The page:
Real estate developer and community seek common ground in the once-thriving nightlife hub.
By TYLER FINDLAY
ATLANTA — After lying dormant for years, Underground Atlanta may be poised to spring back to life as a lively gathering place for Atlantans in the historic subterrane of the city.
New details have emerged on the redevelopment of the all but abandoned tiered district by South Carolina real estate investment company WRS Inc. Bastioned by a freshly inked deal solidifying Kenny’s Alley as the Masquerade’s new home, WRS’s vision for a revitalized Underground Atlanta is beginning to take shape.
In a recent press release, the firm announced plans for two of the newly acquired four blocks of property that include student and multi-family housing, ground level retail, office space, and communal areas. Despite earlier controversy over the city’s sale of the 12-acre property, proponents of progressive urban planning are now expressing cautious optimism as the developer altered initial plans following an outpouring of community concerns.
“When we looked at redeveloping Underground Atlanta and such a significant portion of South Downtown, we knew for us to succeed we must create community,” said Scott Smith, WRS Inc. partner in the statement. “One that will sustain the neighborhood, long-term.”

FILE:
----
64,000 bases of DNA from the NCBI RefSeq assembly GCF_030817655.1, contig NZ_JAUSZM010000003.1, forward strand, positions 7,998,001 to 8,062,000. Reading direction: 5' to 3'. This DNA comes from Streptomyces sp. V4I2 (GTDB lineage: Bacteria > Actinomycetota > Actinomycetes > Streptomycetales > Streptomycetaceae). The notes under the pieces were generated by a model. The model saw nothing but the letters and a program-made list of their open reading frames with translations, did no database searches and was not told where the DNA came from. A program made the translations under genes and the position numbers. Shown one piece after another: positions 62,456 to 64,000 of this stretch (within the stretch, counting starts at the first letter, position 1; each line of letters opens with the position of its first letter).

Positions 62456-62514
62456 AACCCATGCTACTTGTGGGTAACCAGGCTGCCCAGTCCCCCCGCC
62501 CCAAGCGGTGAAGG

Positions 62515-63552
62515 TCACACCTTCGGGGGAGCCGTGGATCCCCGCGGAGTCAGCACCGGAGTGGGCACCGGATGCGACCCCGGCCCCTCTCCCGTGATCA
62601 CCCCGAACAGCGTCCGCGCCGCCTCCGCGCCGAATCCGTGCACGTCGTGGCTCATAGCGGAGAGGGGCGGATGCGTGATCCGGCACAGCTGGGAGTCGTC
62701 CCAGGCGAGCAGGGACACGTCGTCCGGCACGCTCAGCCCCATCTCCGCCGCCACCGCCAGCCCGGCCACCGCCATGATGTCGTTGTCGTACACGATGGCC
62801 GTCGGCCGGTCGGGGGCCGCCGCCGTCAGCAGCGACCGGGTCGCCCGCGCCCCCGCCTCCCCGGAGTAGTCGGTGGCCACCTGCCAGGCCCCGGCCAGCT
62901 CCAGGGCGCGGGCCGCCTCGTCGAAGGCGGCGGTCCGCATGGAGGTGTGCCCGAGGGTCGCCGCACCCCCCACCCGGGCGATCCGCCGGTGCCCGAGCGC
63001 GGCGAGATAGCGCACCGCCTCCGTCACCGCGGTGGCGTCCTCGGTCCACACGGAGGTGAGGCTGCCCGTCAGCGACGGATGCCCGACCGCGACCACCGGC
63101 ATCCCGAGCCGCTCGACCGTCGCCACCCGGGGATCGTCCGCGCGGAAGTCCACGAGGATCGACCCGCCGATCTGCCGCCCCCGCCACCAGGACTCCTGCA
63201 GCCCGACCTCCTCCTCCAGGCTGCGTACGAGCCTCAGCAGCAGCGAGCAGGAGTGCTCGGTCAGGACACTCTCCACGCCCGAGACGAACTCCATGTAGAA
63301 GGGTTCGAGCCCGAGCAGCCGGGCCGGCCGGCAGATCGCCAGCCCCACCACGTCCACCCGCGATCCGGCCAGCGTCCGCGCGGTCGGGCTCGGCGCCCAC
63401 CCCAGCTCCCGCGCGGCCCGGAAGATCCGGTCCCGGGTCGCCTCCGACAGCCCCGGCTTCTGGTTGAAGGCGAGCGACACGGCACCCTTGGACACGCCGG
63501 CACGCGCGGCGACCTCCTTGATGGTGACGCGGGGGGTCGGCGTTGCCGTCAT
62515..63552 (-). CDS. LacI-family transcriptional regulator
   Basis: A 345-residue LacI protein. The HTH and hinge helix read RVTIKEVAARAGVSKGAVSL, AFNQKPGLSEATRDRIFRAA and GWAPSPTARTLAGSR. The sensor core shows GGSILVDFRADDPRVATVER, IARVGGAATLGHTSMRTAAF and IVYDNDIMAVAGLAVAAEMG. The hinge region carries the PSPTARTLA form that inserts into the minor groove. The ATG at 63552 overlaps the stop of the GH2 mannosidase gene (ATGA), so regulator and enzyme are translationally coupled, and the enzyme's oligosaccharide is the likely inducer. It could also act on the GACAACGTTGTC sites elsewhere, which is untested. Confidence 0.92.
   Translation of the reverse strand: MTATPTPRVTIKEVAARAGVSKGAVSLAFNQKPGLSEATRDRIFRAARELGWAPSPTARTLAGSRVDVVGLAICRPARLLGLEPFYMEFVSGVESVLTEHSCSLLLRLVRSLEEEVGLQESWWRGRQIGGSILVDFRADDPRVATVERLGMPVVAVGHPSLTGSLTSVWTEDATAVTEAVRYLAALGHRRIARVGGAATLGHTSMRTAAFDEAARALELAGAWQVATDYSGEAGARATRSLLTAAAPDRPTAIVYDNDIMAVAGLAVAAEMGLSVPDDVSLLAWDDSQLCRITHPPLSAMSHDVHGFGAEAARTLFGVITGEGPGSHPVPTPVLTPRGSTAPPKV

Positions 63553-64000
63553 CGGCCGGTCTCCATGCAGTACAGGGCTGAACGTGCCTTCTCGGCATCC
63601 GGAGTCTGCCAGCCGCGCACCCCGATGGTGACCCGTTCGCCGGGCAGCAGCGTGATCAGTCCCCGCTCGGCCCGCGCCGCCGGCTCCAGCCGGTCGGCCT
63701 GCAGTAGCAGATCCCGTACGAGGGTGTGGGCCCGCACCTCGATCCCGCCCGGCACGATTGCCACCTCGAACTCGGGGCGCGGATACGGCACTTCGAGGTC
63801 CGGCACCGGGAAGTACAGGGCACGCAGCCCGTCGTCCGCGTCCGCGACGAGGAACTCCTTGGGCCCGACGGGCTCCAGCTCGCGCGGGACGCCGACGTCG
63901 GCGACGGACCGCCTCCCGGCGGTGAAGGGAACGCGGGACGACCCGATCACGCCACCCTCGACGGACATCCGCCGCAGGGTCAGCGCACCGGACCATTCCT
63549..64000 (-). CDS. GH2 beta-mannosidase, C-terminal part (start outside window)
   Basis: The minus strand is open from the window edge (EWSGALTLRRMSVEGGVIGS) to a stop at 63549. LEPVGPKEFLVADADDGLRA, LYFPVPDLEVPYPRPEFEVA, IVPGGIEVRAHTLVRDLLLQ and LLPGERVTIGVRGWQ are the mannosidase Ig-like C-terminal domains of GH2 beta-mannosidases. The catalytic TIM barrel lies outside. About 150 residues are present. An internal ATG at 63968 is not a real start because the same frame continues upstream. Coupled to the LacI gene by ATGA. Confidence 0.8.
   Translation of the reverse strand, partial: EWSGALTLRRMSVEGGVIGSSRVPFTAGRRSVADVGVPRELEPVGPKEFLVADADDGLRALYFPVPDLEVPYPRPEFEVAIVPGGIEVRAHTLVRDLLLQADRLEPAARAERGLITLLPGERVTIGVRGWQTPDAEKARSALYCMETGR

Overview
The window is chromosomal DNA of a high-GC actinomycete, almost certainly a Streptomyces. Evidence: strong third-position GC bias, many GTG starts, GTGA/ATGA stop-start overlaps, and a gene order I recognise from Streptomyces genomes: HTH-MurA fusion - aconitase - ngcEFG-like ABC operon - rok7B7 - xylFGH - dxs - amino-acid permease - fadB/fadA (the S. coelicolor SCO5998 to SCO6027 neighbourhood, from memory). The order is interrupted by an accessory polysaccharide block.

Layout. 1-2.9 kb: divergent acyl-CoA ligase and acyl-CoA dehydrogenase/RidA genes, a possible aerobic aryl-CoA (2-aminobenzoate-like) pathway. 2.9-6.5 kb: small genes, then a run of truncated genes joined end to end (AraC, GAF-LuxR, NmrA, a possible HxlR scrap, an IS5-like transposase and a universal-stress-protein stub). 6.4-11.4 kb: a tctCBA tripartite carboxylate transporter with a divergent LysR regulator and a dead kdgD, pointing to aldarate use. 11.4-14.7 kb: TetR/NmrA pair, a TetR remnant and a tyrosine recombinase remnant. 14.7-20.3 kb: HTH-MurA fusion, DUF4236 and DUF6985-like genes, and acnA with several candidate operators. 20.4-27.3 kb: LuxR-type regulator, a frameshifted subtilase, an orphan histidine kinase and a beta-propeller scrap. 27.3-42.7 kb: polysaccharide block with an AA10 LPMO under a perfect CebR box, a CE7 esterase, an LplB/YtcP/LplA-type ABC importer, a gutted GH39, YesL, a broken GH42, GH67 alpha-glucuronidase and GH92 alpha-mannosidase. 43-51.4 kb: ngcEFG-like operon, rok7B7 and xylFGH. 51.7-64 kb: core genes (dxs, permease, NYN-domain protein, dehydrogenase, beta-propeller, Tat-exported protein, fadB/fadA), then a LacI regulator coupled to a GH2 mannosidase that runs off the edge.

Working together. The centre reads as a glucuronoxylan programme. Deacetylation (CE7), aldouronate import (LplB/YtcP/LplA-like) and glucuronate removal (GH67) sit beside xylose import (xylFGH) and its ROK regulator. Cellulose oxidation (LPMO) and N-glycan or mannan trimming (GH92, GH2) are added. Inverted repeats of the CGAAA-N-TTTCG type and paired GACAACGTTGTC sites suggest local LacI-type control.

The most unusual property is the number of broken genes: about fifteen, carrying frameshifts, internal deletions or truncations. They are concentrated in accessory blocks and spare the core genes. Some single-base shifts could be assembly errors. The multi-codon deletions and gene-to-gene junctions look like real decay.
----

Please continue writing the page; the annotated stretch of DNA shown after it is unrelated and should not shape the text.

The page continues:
The Masquerade plants its flag in Kenny’s Alley
After initially seeking a temporary stay in Underground Atlanta’s historic Kenny’s Alley, the Masquerade has signed a 10-year lease with WRS that includes two five-year extension options and will begin aggressive renovations to the existing club spaces in December. The music venue was forced to relocate from its North Avenue home of nearly 30 years in late 2016.
Ironically, the Masquerade had found itself on the wrong end of similar redevelopment in Old Fourth Ward that is transforming the area surrounding Ponce City Market. Masquerade talent buyer and Wrecking Ball music festival founder Elena de Soto’s hopes of holding a third annual festival in 2017 were dashed as the venue’s attempted relocation encountered obstacles.
“It was supposed to move over to West Midtown, but there were town homes being built right next to what was going to be our parking lot,” de Soto said. “They were not happy.”
Brock Built, the developer building the adjacent town homes, filed suit to block the Masquerade’s move. The legal battle was winnable, de Soto said, but the time spent in litigation would have forced the venue to halt operations for a lengthy period. In the midst of this hiccup, City Councilman Kwanza Hall helped the Masquerade find a home for each of its signature Heaven, Hell, and Purgatory halls at vacant spaces in Kenny’s Alley.
“They [the spaces] were just empty,” de Soto said, “We saw it as a temporary thing. We’re working out of a Jamaican restaurant. There’s a bar. There’s a kitchen. We’re sitting at restaurant tables with laptops. We didn’t think we were going to stay but we got it up to working conditions for the venues and all the feedback has been really good.”
Renovations are scheduled to be complete by February 2018 and will expand Heaven’s capacity from 1,100 to 1,500 with the installation of a balcony and mezzanine. The venue appears to have a significant role to play in the rebirth of Underground as a draw for foot traffic after business hours.